Sunday, June 12, 2011


Now that the suit is holding the appropriate pressures, I can really move forward on the rest of the system. Today I used a series of crude straps to hold the pressurized suit to a chair, in simulation of how I'll be seated while flying the stratosphere balloon. As usual, this proof-of-concept test looks (and is, in fact) extremely crude, but equally instructive, in ways I can't get into, because I spend so much typing that I'm actually thinking of starting audio blog posts, which will just require me to talk into a digital recorder, and upload the file, rather than type!

In the photos, the suit fastened to the 'flying seat', using both nonelastic and elastic cords, which, in addition to the PRG (mentioned in earlier posts) will give the suit a comfortable, seated posture when pressurized. As I come to these solutions, I find that in many cases I'm arriving at precisely the same solutions that the Russian space program--which was in some important ways different from the American program, which was better-funded and better-informed--came to; employing common materials and an ethos of simplicity and robusticity, they devised uniquely simple but effective solutions in their own pressure suit building projects. What's most thrilling are the 'Eureka' moments, when, sitting at a coffee shop, or just riding the streetcar, my mind identifies a solution, which I rush home to prove with a prototype, followed by refinement and, ultimately, a 'flyable' solution.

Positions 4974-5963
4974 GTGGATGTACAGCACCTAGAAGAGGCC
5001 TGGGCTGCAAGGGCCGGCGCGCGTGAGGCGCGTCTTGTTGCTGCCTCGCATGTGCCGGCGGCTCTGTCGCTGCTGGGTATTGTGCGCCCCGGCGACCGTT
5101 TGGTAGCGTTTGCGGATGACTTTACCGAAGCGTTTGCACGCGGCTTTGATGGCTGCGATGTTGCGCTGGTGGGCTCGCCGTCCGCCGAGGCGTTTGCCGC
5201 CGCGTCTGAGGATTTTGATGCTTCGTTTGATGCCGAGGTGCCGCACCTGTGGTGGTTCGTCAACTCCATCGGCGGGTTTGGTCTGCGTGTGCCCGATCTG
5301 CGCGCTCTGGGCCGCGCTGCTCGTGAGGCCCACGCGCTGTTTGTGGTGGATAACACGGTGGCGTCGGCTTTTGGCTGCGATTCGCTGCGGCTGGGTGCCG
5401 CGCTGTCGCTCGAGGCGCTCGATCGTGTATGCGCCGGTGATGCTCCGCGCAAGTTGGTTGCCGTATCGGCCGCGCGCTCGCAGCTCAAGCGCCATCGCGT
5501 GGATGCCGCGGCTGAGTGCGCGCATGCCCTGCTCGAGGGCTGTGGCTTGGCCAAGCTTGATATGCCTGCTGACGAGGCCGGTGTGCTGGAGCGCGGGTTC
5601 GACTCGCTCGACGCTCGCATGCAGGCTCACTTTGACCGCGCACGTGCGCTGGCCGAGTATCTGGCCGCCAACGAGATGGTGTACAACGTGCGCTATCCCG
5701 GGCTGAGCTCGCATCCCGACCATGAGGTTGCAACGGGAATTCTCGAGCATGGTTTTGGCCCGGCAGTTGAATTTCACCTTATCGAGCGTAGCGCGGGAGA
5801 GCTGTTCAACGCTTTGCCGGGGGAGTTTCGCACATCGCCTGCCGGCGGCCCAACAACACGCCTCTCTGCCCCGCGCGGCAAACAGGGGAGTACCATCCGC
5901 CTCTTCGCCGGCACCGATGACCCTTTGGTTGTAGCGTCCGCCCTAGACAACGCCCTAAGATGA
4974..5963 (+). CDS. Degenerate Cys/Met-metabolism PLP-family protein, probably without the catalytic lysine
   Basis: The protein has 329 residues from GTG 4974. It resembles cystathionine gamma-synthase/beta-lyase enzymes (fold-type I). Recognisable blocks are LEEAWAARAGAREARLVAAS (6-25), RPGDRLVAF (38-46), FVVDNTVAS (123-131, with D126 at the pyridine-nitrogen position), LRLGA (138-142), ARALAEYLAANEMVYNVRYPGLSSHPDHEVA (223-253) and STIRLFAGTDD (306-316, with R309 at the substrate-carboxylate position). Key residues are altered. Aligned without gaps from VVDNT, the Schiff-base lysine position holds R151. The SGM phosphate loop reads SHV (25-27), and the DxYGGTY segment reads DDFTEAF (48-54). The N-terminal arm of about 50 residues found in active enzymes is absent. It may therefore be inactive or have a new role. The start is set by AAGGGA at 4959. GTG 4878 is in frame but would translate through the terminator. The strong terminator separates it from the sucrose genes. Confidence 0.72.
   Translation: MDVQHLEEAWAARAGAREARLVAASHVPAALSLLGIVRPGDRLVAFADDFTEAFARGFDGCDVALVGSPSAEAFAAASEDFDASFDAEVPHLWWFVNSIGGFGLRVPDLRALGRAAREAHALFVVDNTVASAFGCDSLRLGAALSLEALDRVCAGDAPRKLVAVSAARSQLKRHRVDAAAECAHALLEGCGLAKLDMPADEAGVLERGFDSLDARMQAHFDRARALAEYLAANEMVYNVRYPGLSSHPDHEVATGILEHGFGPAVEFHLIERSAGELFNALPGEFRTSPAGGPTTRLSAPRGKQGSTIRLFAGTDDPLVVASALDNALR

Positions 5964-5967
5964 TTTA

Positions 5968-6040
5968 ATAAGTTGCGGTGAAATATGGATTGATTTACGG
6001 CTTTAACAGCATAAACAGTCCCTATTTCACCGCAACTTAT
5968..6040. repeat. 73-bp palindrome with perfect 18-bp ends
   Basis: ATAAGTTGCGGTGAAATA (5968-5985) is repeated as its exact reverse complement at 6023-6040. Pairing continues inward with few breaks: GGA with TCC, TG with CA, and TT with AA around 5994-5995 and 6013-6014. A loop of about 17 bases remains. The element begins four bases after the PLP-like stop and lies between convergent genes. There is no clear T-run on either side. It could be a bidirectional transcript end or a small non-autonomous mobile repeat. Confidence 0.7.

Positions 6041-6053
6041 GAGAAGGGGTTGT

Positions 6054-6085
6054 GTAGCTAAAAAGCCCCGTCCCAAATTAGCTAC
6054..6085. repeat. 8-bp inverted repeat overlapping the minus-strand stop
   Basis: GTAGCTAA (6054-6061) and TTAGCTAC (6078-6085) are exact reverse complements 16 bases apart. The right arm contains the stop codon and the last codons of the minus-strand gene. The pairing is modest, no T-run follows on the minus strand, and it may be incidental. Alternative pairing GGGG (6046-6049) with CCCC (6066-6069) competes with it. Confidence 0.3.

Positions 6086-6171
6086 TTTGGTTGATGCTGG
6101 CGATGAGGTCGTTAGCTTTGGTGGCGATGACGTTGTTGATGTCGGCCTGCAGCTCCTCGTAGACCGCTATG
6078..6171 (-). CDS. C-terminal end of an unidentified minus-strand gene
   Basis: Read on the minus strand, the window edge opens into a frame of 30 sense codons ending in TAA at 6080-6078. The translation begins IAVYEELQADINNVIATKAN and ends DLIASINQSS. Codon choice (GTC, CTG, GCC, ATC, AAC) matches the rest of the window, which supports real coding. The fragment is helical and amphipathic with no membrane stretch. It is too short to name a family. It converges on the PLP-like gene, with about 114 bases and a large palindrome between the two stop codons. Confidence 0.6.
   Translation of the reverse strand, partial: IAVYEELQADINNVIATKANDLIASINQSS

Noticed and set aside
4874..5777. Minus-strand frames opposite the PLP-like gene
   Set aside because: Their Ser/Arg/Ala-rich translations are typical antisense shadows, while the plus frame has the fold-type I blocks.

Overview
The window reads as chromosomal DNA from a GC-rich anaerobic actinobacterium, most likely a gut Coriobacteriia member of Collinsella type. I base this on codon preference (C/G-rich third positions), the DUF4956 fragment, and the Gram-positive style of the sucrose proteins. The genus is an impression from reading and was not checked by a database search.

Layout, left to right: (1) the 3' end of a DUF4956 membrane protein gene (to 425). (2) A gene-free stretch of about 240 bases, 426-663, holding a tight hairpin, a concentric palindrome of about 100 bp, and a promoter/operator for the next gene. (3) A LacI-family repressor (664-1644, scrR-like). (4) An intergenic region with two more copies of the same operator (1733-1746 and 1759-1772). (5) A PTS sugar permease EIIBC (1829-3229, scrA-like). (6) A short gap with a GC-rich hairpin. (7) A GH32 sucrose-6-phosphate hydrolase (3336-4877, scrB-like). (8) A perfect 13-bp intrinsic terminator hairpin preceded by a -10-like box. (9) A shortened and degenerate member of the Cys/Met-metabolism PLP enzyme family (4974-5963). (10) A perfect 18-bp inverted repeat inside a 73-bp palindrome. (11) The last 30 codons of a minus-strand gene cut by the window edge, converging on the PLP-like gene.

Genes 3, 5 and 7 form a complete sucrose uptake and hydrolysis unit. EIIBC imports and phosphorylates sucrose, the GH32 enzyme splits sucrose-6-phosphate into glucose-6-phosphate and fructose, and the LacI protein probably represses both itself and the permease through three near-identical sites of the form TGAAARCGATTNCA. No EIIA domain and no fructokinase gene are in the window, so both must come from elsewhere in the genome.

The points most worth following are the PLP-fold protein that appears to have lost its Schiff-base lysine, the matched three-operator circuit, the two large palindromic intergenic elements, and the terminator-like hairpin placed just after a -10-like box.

As for the next month I'll be out in the field every day, with just a few hours each evening to work on the suit, my method now is 'relentless, incremental progress'; making at least one tiny deign element every day. Element by element, the system grows like a strange, integrated ecosystem!

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